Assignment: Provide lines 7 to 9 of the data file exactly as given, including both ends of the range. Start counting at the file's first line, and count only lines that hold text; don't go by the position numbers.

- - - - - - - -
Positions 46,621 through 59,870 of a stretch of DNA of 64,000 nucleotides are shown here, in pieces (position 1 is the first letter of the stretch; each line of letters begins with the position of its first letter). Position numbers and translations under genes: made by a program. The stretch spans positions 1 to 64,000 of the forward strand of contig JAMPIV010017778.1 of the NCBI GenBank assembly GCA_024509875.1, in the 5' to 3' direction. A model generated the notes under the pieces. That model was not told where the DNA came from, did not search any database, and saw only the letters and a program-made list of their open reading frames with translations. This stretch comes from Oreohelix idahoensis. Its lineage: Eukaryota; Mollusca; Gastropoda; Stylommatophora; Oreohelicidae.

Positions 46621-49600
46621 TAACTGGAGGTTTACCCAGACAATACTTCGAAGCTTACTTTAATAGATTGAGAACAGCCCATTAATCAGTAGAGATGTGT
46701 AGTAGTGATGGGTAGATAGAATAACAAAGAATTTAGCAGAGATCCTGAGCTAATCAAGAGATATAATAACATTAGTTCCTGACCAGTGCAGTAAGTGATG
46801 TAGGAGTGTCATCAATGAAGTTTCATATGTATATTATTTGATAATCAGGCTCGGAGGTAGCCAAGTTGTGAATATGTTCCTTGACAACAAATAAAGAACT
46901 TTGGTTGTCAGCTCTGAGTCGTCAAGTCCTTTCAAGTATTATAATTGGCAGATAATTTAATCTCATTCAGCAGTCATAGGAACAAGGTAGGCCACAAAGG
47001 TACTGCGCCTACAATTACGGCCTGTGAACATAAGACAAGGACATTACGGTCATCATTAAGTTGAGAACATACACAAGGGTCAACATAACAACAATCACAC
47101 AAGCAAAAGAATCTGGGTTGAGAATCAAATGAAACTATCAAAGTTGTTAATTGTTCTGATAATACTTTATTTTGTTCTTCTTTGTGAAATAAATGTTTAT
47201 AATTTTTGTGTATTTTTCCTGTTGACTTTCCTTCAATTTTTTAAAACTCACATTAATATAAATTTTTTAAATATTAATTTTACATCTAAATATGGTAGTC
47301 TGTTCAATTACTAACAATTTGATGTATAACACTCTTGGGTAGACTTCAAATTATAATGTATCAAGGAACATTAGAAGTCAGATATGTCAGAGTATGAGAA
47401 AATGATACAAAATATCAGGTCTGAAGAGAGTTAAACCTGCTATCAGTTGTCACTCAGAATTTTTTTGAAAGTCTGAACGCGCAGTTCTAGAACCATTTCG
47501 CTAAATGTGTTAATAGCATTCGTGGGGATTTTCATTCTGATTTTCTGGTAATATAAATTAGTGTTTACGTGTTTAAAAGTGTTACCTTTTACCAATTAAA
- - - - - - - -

47001 TACTGCGCCTACAATTACGGCCTGTGAACATAAGACAAGGACATTACGGTCATCATTAAGTTGAGAACATACACAAGGGTCAACATAACAACAATCACAC
47101 AAGCAAAAGAATCTGGGTTGAGAATCAAATGAAACTATCAAAGTTGTTAATTGTTCTGATAATACTTTATTTTGTTCTTCTTTGTGAAATAAATGTTTAT
47201 AATTTTTGTGTATTTTTCCTGTTGACTTTCCTTCAATTTTTTAAAACTCACATTAATATAAATTTTTTAAATATTAATTTTACATCTAAATATGGTAGTC